Vaping and Vaccines to Forefront in 2019 Healthcare Debates

Enduring opioid epidemic, rising cost of prescription drugs and of health care overall are set to remain big issues for patients, providers and state officials
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In one year, vaping has increased nearly 80% among high school students and almost 50% among middle schoolers.

Healthcare continued to make headlines in New Jersey and nationwide last year, over ongoing policy debates — like the increasingly partisan tussle over the Affordable Care Act and the evolving response to the opioid epidemic — and emerging topics, like the explosion of vaping among young people.

Perennial issues also received new attention, such as relatively bold proposals to curb the rising cost of prescription drugs. Many of these topics will continue to command attention in 2020, including the ACA, the debate over school vaccines, and the state’s efforts to expand access to medical marijuana.

The major issues, looking back and ahead, include:

Vaping explosion: The emergence of e-cigarette use — especially among young people — became a major public interest in 2019, as experts announced that some devices were causing lung injuries similar to chemical burns. Dozens of patients nationwide have died as a result, including a New Jersey woman. While the death rate connected to vapes remains relatively low, parents and policymakers were shocked to see that use of these devices had jumped nationwide nearly 80% among high school students and almost 50% among middle schoolers in one year alone.

The response was swift, in New Jersey and elsewhere. There were calls to ban flavored vaping products, which experts say attract children, and further regulate the sale of vape items, which is already banned here to those under age 21. Bills to do so are making their way through the state Legislature with vocal pushback from vape supporters, including adults who insist the products have saved them from smoking traditional cigarettes, which some argue are more dangerous.

Public health advocates see it differently. “Vaping has completely reversed the progress we made in reducing youth tobacco consumption — and what’s worse, emerging evidence indicates that youth are now experimenting with other forms of tobacco concurrently, at higher rates than recent years,” said former state health commissioner Dr. Shereef Elnahal, CEO of University Hospital in Newark, who has been a vocal critic of the vaping industry’s practices. “Simply put, vaping is big news to people because it is impacting youth in ways that are extremely concerning to public health.”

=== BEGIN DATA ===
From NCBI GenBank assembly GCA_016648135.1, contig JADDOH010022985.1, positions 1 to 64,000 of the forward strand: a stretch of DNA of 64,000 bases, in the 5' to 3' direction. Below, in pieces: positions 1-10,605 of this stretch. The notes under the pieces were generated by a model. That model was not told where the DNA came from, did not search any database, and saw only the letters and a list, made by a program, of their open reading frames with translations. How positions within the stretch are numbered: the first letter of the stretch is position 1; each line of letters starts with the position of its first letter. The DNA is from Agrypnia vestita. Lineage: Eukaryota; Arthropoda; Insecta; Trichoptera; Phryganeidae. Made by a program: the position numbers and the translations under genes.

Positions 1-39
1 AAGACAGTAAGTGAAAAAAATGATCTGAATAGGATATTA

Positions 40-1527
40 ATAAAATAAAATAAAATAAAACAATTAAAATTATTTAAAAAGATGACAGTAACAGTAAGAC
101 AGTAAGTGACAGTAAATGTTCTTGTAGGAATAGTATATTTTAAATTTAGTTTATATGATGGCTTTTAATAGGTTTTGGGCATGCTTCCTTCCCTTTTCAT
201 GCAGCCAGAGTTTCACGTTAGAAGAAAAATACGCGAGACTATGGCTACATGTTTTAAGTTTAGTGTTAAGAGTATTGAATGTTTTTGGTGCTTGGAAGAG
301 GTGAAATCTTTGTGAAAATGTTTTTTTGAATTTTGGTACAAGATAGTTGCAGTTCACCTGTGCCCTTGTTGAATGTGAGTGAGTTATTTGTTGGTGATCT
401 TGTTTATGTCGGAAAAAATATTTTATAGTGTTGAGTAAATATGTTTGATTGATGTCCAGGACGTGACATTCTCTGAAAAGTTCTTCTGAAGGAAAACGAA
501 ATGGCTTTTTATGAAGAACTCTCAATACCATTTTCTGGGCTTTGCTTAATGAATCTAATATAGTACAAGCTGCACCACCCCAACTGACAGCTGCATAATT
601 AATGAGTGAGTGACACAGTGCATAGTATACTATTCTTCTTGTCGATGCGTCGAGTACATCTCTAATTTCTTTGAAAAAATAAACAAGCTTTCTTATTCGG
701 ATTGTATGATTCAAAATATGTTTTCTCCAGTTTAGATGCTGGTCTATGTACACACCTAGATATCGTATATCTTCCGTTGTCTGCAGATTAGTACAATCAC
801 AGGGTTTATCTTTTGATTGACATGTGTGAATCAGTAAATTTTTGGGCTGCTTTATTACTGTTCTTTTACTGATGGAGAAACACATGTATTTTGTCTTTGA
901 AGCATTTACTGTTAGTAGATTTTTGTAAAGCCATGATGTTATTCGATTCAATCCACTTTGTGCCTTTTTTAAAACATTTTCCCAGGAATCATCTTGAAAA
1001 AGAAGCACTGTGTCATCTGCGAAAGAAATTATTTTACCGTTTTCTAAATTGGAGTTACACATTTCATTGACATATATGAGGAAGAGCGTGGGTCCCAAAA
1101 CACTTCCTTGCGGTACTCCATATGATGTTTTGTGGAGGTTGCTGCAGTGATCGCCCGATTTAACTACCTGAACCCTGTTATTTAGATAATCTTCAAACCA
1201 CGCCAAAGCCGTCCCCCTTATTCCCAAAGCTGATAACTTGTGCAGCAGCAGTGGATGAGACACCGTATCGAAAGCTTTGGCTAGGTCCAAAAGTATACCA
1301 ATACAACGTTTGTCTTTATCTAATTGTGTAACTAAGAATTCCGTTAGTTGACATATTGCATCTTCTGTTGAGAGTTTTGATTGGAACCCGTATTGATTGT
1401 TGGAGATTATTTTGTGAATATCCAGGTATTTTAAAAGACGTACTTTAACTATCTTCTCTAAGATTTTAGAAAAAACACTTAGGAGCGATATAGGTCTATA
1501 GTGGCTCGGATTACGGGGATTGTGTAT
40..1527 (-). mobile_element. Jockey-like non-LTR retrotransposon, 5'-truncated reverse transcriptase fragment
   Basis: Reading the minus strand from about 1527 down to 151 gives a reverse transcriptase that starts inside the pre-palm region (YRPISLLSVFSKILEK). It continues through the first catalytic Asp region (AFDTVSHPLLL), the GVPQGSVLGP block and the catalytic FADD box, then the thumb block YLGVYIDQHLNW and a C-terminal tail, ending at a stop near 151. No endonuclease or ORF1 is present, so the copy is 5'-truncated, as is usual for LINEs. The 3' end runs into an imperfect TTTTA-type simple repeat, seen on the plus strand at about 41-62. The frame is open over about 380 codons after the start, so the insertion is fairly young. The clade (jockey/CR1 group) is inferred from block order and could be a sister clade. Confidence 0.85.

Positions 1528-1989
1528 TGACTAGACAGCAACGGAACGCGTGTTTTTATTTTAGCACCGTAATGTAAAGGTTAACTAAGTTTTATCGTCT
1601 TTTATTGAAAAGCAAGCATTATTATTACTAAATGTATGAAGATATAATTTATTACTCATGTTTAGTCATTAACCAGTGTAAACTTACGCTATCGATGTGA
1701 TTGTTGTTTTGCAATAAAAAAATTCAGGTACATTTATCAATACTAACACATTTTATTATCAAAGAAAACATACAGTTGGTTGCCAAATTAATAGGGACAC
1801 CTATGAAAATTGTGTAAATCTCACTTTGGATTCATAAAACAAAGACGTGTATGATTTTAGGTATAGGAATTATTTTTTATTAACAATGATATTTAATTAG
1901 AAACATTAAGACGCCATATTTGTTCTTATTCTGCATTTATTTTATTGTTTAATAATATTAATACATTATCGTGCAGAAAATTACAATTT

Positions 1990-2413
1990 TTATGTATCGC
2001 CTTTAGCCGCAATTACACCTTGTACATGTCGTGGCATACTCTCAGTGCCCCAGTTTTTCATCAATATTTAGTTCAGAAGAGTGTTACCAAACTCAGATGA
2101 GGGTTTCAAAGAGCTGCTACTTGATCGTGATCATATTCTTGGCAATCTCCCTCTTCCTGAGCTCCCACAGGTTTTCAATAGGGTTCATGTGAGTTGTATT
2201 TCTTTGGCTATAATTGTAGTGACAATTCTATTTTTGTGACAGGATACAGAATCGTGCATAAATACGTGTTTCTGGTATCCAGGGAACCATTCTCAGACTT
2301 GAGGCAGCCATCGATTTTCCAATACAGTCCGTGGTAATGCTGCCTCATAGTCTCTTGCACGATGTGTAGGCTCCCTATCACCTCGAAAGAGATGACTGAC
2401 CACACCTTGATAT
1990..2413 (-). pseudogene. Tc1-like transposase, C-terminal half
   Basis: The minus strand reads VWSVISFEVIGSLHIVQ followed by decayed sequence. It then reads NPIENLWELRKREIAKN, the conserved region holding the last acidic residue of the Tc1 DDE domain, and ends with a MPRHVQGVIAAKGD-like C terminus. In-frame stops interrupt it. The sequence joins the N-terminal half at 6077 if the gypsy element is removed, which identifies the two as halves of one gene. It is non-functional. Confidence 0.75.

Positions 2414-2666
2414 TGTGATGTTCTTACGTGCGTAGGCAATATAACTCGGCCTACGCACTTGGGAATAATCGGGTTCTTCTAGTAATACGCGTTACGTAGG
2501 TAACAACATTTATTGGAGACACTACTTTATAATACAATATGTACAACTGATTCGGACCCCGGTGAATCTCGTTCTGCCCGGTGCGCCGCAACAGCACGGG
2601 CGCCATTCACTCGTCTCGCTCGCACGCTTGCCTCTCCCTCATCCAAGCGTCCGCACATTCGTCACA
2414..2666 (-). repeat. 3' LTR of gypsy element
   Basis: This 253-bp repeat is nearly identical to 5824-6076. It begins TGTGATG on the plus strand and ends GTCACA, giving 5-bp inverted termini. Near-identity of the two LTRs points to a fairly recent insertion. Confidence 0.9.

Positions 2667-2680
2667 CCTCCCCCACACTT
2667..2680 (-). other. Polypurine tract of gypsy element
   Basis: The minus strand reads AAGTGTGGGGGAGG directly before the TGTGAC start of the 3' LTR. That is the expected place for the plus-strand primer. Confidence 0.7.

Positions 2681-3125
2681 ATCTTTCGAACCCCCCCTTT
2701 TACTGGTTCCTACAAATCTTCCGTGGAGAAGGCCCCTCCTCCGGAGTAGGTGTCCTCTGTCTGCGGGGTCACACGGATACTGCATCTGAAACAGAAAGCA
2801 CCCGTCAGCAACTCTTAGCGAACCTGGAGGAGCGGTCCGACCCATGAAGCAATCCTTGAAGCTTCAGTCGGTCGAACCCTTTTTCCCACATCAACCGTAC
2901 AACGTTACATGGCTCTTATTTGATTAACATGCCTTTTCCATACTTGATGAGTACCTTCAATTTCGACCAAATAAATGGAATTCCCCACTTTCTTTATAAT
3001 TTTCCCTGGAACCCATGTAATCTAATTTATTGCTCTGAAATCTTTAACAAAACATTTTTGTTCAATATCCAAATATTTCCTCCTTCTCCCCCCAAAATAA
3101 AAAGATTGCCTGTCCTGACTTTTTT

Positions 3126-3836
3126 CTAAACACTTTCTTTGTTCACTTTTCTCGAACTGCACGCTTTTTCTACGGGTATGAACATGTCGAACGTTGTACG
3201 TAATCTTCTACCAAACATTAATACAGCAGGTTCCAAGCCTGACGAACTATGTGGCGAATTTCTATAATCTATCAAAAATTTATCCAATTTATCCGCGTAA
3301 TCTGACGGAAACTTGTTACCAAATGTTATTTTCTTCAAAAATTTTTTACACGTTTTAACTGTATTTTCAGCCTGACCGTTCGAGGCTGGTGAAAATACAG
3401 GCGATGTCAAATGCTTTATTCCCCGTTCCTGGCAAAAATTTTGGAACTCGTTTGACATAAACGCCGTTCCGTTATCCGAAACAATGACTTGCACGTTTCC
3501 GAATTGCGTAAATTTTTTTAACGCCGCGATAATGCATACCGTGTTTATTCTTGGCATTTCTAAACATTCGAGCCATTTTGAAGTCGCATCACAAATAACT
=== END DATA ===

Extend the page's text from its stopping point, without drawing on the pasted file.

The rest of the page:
Strife over vaccines: There were rising rates in the region, including parts of New Jersey, of preventable diseases like measles that had been considered eradicated in the United States. That brought fresh attention to the use of vaccines, long considered a critical and effective public health tool worldwide. Attempts in the Garden State to eliminate the “religious exemption” for school-based vaccine requirements sparked a passionate backlash from some parents and others who said the proposed policy, which would only allow for specific medical exemptions, infringed on their freedoms in how to raise their children.

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In December, protesters thronged the State House to protest the proposed elimination of a religious exemption for vaccination.

But public health officials argued that vaccine policy should not be shaped by personal choice alone, especially when it comes to protecting against potentially deadly diseases. State lawmakers pledged to push on in 2020 with legislation to tighten exemptions.

“This legislation is nothing less than an important public safety measure and nothing more than a reasonable and effective way to protect against the spread of infectious diseases,” said sponsors of the bill, state Sens. Loretta Weinberg (D-Bergen) and Joseph Vitale (D-Middlesex), who chairs the Senate health committee. “This is about keeping our future generations safe and healthy. Our personal health choices are not made in a vacuum. The decision to refuse vaccinations can have a real and immediate impact on the safety of others.”